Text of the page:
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How music students juggle performance in class and on stage

Alex Camero, music industries sophomore and hip-hop artist, knows the struggles that come with balancing his passion and school work.

WADNER PIERRE

Alex Camero, music industries sophomore and hip-hop artist, knows the struggles that come with balancing his passion and school work.

CHERIE LEJEUNE

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Adam Stewart’s office is his bedroom, a studio space filled with two keyboards, two bass guitars, four guitars, a synthesizer, a banjo, a bunch of guitar pedals and guitar amps. His money comes from recording other artists, he said, and on top of this, he plays shows regularly.

“I go out almost every night, and I play about two shows a week,” Stewart, music industry studies junior, said. “When you’re playing a show, you have to get there two or three hours early to sound check, people don’t realize that. If you’re the headliner, you have to wait all night to play, and if you play first, you have to stay the whole time.”

Stewart plays in two bands – Coyotes and Aerial Attack. He DJs for another, engineers and produces records for local bands like Crooked Culture and Naughty Professor, and finds time for schoolwork somewhere in the middle.

“I have all of my classes stacked on Monday, Wednesday and Friday,” Stewart said. “I did it for this year, because I realized it would be a really hectic semester. On Tuesday and Thursday, I wake up as if I have class at 10 a.m., and I work until midnight. Music is my job.”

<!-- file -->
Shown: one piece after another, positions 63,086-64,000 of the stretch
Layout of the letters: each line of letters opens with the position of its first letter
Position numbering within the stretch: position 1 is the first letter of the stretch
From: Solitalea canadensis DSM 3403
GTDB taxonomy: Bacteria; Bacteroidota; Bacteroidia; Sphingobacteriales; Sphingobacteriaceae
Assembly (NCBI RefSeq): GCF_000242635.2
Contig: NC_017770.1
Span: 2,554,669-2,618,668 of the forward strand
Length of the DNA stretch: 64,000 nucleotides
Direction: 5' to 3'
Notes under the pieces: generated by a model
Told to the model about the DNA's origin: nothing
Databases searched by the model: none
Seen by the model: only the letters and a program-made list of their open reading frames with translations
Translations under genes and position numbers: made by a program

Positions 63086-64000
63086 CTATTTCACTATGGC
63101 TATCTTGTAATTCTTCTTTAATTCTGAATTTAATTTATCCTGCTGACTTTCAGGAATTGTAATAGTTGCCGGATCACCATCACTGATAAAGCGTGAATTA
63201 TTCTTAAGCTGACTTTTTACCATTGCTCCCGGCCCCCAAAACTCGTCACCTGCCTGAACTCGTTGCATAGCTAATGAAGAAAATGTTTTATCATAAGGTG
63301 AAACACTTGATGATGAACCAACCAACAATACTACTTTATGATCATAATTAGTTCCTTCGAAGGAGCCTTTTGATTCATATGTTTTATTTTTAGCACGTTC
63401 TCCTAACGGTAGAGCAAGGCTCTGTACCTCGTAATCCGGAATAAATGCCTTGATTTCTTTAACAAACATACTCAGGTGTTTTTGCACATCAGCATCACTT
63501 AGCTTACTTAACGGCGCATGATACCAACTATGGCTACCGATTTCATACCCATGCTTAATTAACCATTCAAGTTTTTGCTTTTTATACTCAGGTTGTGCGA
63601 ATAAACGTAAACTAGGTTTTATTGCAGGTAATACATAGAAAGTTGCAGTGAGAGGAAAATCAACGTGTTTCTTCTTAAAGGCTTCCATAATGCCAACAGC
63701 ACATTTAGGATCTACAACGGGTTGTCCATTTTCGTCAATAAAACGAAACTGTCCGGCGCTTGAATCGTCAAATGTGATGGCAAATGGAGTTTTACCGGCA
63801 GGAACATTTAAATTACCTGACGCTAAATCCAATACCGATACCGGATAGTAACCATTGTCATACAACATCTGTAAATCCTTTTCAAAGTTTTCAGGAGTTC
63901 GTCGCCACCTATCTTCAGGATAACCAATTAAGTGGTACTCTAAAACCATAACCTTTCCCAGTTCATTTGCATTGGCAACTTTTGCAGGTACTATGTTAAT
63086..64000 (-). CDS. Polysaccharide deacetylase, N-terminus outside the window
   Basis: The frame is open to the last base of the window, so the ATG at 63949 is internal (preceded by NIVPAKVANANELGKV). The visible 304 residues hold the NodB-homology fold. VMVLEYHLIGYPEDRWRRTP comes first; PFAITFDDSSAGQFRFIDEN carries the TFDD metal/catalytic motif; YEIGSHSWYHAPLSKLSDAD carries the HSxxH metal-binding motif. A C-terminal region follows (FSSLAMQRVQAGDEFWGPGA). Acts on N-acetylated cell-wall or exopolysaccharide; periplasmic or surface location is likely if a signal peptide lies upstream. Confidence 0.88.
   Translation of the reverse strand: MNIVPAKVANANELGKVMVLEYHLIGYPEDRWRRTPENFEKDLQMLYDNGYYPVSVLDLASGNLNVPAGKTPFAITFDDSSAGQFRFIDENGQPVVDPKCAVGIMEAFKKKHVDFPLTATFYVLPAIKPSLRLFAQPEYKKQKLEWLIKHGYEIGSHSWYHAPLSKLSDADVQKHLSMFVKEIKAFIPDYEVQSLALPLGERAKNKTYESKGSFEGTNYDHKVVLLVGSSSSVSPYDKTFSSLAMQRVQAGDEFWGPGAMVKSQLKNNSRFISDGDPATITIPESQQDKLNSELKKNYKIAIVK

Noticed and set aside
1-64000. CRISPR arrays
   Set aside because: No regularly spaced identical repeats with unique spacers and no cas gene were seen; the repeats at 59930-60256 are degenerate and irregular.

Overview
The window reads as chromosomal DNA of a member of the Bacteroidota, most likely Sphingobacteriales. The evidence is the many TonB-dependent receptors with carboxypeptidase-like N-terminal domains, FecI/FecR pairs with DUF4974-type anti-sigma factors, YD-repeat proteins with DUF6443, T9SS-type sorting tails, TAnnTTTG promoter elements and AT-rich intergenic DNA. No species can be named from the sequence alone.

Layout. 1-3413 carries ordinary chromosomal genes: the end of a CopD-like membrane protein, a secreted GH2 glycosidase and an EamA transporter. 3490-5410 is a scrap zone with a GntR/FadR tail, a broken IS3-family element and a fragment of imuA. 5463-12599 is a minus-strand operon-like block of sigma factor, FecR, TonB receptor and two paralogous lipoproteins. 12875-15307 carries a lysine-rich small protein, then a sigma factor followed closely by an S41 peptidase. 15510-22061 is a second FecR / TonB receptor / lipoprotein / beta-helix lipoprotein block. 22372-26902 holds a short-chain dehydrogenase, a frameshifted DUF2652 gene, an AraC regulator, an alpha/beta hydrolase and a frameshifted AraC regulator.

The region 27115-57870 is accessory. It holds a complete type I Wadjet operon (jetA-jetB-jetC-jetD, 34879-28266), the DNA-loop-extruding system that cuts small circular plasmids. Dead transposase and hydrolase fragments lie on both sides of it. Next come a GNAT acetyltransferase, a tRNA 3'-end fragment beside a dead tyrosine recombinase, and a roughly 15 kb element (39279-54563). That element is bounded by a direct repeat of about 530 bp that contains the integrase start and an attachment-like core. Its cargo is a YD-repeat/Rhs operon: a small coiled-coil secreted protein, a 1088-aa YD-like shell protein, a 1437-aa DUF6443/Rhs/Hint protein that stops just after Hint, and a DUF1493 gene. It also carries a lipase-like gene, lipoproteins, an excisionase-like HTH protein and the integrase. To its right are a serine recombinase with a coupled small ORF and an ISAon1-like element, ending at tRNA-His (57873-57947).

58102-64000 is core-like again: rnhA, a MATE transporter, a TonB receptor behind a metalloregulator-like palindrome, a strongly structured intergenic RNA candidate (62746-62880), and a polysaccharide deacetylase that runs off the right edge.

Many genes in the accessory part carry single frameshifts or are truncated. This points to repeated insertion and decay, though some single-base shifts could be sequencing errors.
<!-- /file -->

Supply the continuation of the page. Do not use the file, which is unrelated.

But when classes start at 9:30 a.m. the next morning, this can become difficult. He’s not the only student juggling a passion for music with a full-time coursework load. Many Loyola musicians like Stewart take advantage of the New Orleans music circuit, working with other musicians on projects and playing frequent nighttime gigs. Music industry studies sophomore and hip-hop artist Alex Camero agrees that the nights get long when playing a show.

“You set up, sound check and simultaneously, you’re constantly on social media, getting people to come out to the show,” Camero said. “I set up my merch table, and then I go on, run the show, afterwards networking with potential business partners. You see who’s interested and try to get people to sign up for the email list.”

It operates like a business because it is one, said music industry studies junior Collin McCabe. McCabe plays bass guitar in two bands – Bantam Foxes and Luxley. On gig nights, he said he could arrive at a venue around 8 p.m. and stay until 2 a.m.

“I probably play about eight to ten shows a month, and practice for about 12 hours a week between my two bands. But I recognize that I need to go to school, and I don’t blow off my classes.”

McCabe handles a portion of Bantam Foxes’s booking, design work and tour planning as well, since they operate as a D.I.Y. band. They don’t use a manager or booking agent, which does mean more work for McCabe.

“Bantam Foxes is a full-time job, and I balance a part-time job, 15 hours of classes, my other band and an internship with it,” he said. McCabe also said he knows some musicians choose to drop out of school to pursue music, but his first priority is to get his degree.

“If I’m not up until 2 a.m. at a show, I’m up until 2 a.m. doing homework,” he said.

Camero also refuses to let music get in the way of his schooling. “I always go to class,” he said. “I only missed one or two classes last year. I get my work done as early as possible.”

Stewart learned it all comes down to time management. “I have a legitimate old-person notebook,” he said. “I also write everything down on a calendar in front of me. I get my work done before I go out.” 

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